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The Paper Republic

James Bevill

250 pages
Bright Sky Press
Although the stirring story of the Texas revolution has been told many times from a military standpoint, now James Bevill deftly takes the reader on a tour of the financial instruments issued to fund the Texian war machine. He combines a detailed numismatic history of each piece of coin and currency used in the Republic with the stories of the colorful individuals and the creative credit schemes that made it possible for Texas to first survive and later flourish. As Bevill reveals the history of each piece of paper, he explores the personalities involved, clarifies the roles in the new government, and reveals the inner workings of a precarious financial system. The issuance of promissory notes kept the revolutionary government afloat until the dramatic funding of a lifesaving loan from land speculators in New Orleans in April 1836. The paper promises chronicled in The Paper Republic create a verifiable trail of many of the most significant people and events in Texas history: visionary kings, obsessive dictators, crooked politicians, counterfeiters, printers, Texas Presidents, treasury officials and forgotten heroes. The Paper Republic is the first book to tell the important story of the epic struggle for money, credit and independence in the Republic of Texas. For Texans, numismatists and everyone in the financial industry, it offers an essential understanding about the role money plays in government and history. The real story behind a legendary part of American history, The Paper Republic is the story of a debt crisis eerily similar to the headlines today.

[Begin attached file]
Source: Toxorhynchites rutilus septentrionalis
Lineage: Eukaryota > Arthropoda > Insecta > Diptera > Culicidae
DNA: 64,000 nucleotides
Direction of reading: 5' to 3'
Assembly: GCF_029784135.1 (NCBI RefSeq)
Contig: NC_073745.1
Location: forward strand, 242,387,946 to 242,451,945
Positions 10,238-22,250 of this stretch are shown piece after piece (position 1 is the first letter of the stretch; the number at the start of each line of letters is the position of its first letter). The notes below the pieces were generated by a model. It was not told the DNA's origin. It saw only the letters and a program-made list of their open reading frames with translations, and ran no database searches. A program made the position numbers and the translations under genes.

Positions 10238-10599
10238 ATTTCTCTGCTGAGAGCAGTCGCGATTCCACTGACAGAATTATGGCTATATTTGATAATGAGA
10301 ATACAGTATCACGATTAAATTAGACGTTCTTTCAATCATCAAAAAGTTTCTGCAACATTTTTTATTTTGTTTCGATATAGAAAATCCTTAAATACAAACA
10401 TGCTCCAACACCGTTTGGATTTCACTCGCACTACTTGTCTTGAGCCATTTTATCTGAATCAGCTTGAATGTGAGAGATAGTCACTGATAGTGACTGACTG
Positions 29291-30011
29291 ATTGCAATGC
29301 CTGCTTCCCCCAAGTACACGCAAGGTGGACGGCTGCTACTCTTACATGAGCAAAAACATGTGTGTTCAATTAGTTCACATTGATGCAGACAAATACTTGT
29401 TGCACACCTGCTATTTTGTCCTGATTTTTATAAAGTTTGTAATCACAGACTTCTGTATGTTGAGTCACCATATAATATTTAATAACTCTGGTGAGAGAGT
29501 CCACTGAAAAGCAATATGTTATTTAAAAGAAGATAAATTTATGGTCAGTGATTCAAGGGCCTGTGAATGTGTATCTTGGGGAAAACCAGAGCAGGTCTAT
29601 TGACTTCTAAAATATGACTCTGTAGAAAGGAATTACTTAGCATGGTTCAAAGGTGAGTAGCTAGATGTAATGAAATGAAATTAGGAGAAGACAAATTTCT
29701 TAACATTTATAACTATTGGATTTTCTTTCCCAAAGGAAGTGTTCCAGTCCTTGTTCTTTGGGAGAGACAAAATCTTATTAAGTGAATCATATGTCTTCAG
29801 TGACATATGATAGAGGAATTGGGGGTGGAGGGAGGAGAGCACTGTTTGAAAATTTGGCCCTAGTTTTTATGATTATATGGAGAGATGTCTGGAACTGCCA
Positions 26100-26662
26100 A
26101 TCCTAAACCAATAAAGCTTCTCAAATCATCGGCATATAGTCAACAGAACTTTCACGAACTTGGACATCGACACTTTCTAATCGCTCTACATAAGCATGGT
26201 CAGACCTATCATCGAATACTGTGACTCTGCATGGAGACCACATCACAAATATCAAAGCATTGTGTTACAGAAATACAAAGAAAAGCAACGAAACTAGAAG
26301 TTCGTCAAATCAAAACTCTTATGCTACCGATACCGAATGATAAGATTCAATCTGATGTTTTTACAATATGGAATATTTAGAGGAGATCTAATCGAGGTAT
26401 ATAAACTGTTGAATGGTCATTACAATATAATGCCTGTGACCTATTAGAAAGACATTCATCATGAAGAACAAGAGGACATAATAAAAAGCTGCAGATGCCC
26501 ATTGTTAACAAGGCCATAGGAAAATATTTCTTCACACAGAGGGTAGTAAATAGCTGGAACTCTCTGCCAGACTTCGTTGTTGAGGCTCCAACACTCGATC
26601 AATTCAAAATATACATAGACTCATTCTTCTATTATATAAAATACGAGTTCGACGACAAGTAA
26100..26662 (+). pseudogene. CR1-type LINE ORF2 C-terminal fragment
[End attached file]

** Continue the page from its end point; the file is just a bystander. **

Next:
Author Bio
JAMES P. BEVILL is an expert on every aspect of money. He is a wealth management advisor with a primary focus on retirement asset management. He is President of the Texas Numismatic Association and has been elected as an honorary member of the Sons of the Republic of Texas for his preservation of the history of the money and the economy of the Republic of Texas. He has received numerous awards for his work in finance and in numismatics and has written articles on Texas and Confederate money and its role in our culture and history. Jim lives in Houston, Texas with his wife, Jodie.